Speaking of the pro-Hugh Howey camp, Chuck Wendig, thriller authors of several books, voices his early thought of the report that does not agree with the entire reasoning schema. Due to the exclusive selection of distributors which is the leader in eBook distribution, the report will not represent the entire landscape of “bookselling in general.” However, one could look at the data as useful information about eBooks and digital publication. According to Chuck, he begs to question the use of data from a single day’s rankings to represent annual earnings. While questioning its credibility, he reveals the dark side of the industry that even Bookscan numbers are incomplete and the publishing industry is where “nobody has vital information.” With data heavily focused on best-selling titles, the report leaves out the ones being excluded from the bestseller lists but it is worth noting that indie authors score well in that regard. He further begs the question different ways how authors can monetize their books apart from eBook sales (e.g. foreign rights, film and TV rights). Better still, he sees the report as a starting point for others to follow. Perhaps, Chuck’s prediction rings true as his commenters chimed in and said how they are either expecting to see what comes next or bring the analysis to light by digging deeper a.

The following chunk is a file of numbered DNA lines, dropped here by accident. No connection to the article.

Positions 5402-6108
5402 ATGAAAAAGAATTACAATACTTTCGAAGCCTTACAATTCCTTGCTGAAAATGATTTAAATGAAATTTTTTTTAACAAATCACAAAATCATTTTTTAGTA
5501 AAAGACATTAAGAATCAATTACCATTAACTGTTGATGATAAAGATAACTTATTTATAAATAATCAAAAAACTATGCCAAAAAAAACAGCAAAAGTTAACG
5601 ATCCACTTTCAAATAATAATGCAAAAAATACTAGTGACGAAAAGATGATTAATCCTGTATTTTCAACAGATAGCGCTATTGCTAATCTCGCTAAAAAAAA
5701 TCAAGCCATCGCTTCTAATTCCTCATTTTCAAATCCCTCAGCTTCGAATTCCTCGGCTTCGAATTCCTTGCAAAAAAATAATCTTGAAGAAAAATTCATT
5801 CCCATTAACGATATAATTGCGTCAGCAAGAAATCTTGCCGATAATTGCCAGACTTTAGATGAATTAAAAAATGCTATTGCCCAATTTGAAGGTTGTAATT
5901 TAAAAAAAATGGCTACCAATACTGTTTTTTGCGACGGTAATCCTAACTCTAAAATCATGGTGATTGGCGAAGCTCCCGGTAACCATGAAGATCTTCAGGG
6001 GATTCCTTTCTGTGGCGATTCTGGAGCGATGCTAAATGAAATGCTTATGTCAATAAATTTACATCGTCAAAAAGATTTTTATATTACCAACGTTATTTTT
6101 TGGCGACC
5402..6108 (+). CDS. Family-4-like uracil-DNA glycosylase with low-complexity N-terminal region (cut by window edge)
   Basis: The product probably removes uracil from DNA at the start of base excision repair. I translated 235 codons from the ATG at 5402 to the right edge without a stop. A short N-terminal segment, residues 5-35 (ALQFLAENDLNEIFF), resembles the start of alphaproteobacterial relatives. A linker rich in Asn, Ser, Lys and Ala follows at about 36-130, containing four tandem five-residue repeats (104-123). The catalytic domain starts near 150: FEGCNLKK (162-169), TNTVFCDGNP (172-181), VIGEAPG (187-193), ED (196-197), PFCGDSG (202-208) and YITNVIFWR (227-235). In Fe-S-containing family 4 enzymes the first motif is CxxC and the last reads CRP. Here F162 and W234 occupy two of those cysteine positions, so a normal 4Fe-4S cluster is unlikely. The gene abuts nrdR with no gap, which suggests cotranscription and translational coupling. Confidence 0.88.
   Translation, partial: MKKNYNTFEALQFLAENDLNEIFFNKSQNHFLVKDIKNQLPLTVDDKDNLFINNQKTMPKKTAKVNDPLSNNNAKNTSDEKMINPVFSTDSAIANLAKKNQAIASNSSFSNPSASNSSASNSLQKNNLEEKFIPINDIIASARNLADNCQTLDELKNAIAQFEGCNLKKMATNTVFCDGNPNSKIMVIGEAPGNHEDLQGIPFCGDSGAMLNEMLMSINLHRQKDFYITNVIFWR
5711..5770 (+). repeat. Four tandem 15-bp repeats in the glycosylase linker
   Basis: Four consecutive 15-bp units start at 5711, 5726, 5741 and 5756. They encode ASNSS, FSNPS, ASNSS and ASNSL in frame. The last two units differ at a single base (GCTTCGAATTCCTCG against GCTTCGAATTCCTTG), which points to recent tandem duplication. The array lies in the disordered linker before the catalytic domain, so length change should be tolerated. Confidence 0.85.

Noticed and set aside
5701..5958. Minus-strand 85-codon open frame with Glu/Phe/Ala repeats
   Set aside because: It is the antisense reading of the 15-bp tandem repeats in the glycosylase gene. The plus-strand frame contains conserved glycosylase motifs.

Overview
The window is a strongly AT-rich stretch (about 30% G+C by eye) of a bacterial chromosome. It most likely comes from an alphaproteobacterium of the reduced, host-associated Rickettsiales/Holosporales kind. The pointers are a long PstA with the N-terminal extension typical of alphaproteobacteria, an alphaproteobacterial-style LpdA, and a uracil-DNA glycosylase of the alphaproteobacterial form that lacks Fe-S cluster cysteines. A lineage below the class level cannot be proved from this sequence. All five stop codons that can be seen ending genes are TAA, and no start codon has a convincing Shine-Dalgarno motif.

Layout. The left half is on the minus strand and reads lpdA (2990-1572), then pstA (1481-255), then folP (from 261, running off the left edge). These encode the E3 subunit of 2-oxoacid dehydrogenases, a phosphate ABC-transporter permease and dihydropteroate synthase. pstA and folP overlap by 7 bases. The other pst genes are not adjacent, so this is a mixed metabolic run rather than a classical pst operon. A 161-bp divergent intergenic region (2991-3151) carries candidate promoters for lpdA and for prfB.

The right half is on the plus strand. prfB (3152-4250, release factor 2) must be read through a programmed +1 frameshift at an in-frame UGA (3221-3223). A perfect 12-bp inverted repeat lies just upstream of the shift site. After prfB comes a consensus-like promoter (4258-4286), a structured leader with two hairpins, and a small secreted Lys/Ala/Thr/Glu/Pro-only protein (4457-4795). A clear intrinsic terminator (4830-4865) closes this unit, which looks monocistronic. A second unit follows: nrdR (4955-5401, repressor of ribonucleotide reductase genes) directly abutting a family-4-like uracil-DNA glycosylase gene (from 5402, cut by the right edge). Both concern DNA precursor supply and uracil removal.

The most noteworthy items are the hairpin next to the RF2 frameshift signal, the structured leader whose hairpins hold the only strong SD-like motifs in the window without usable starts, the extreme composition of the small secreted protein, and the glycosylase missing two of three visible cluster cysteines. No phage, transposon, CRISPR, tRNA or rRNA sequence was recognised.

Universal Independent Spirit among Creatives
Back to Hugh’s original stance on his chosen career path, he said:
“Self-publishing is not a gold rush. It isn’t a get-rich-quick scheme. There are no short cuts, just a lot of effort and a lot of luck. Those who do well often work ludicrous hours in order to publish several books a year. They do this while working day jobs until they no longer need day jobs... The beauty of self-publishing is the ownership and control of one’s work. You can price it right, hire the editor and cover artist you want to work with, release as often and in as many genres as you want, give books away, and enjoy a direct relationship with your reader. It isn’t for everyone, but you’re about to see a good reason why more authors might want to consider this as an option.”
Indeed, aside from the charts, attached links between the lines deserve to be seen and heard because these provide the backstory how it has led to the report he has chosen to advocate. Undoubtedly, there is room for improvement as he promises that a broader analysis will follow. If you think self-publishing is just a fad that comes and goes, likening it to the success in film, stand-up comedy, and music indicates that success had better be discussed and shared openly and proudly.